Scheduler Set Affinity Design Thoughts

Sebastian Huber sebastian.huber at
Wed May 21 08:19:29 UTC 2014

Hello Joel,

please have a look at the attached patch.

On 2014-05-20 23:24, Joel Sherrill wrote:
> On 5/19/2014 1:34 AM, Sebastian Huber wrote:
>> >On 2014-05-16 19:48, Joel Sherrill wrote:
>>> >>Hi
>>> >>
>>> >>Questions first:
>>> >>
>>> >>+ The affinity mask must be non-empty. This means a thread must
>>> >>be able to be scheduled on some processor.  With cluster scheduling,
>>> >>a scheduler implementation would only be associated with a subset
>>> >>of processors. The affinity can't be set such that the thread can't be
>>> >>scheduled by this scheduler instance.
>> >Ok.
>> >
>>> >>How can a scheduler instance
>>> >>know which processors it is associated with?
>> >You can store this information in the scheduler context if it needs this
>> >information quickly or you have iterate though the scheduler assignments:
> I started to implement some validation but then looked back at
> _Scheduler_Set_affinity() and it only invokes the scheduler specific
> set affinity if it is in the cpu set. So it is checked out before you
> get to the operation.
> But, I think blindly invoking the first scheduler instance that
> the thread has affinity for is dangerous and incorrect.

Since we don't allow a CPU set to overlap two or more scheduler instances, this 
is correct with the current default operation.  In the patch I moved some 
checks from the default operation to _Scheduler_Set_affinity() to make it more 

> I do not think that _Scheduler_Set_affinity() properly
> addresses the case where the old affinity set is on one scheduler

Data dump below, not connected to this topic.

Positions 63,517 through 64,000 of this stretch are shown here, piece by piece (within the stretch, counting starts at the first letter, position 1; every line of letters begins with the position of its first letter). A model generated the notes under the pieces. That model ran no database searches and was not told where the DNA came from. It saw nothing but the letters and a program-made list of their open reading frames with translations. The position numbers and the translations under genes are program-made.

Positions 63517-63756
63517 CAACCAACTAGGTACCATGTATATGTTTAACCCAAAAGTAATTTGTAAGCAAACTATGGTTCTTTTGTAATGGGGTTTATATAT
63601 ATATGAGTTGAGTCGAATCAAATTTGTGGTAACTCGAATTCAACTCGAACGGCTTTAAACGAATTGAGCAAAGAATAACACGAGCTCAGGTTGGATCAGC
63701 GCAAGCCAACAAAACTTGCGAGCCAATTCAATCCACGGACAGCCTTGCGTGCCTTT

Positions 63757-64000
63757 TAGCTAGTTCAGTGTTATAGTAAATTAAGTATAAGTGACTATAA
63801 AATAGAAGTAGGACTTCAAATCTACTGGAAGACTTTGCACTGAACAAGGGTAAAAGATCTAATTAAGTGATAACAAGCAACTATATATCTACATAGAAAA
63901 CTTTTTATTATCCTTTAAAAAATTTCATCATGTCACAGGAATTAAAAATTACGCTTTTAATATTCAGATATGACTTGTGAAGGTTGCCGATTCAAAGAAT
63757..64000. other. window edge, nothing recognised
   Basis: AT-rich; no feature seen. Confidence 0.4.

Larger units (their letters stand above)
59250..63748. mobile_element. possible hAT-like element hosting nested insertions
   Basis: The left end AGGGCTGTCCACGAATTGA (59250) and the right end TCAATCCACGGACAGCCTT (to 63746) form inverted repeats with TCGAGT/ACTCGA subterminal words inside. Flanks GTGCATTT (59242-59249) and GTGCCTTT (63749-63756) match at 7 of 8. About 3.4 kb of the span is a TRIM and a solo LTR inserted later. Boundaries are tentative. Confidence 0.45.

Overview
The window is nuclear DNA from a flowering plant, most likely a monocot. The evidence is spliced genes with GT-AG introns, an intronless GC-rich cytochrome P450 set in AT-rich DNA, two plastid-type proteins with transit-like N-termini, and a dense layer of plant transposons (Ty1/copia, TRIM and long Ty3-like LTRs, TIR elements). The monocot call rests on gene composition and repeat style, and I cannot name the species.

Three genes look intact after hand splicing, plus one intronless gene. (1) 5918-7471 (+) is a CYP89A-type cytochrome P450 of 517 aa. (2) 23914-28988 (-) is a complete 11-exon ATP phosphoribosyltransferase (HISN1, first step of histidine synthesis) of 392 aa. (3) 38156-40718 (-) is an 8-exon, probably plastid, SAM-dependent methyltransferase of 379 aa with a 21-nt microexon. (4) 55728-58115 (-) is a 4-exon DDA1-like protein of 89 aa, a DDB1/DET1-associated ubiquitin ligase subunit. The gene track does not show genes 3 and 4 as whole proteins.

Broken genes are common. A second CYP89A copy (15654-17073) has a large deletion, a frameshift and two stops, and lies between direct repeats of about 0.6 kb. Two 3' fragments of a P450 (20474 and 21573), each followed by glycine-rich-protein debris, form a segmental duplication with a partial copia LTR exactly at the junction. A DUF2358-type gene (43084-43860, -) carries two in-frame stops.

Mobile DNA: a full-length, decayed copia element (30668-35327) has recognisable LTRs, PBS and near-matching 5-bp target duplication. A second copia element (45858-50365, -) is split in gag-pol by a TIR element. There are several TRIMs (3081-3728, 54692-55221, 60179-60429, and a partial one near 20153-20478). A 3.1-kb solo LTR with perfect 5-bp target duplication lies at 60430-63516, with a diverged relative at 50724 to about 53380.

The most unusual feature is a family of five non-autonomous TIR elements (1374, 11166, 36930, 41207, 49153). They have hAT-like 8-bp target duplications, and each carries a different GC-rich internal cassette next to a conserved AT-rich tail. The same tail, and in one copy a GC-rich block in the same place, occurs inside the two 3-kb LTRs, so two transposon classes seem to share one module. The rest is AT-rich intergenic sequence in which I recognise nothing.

> instance and the new set moves it to another. The source scheduler
> doesn't appear to get a chance to remove it from its bookkeeping.

The _Scheduler_default_Set_affinity() calls _Scheduler_Set() after it validated 
the CPU set.  The _Scheduler_Set() does all the bookkeeping.  You probably have 
to split the _Scheduler_Set() sequence up to also account for the CPU set.

> It is pretty clear that _Scheduler_Set_affinity() doesn't address this
> because it blindly invokes the first scheduler instance the new
> affinity matches without concern over whether that was the previous
> schedule instance.
> The scheduler specific affinity routine can't address this because it
> won't see it leaving.
> I repeat that I really don't think changing affinity should move a
> thread from one scheduler instance to another.  It is non-obvious
> behavior and has some subtle side-effects that need to be managed.
> _Scheduler_Set_affinity() could enforce this.

The pthread_setaffinity_np() is the only way to set the scheduler via the 
non-portable POSIX API.  So I would keep the ability to change the scheduler 
with it.

> Moving schedulers and changing affinity should be rare and very
> explicit operations.

Sebastian Huber, embedded brains GmbH

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Diese Nachricht ist keine geschäftliche Mitteilung im Sinne des EHUG.
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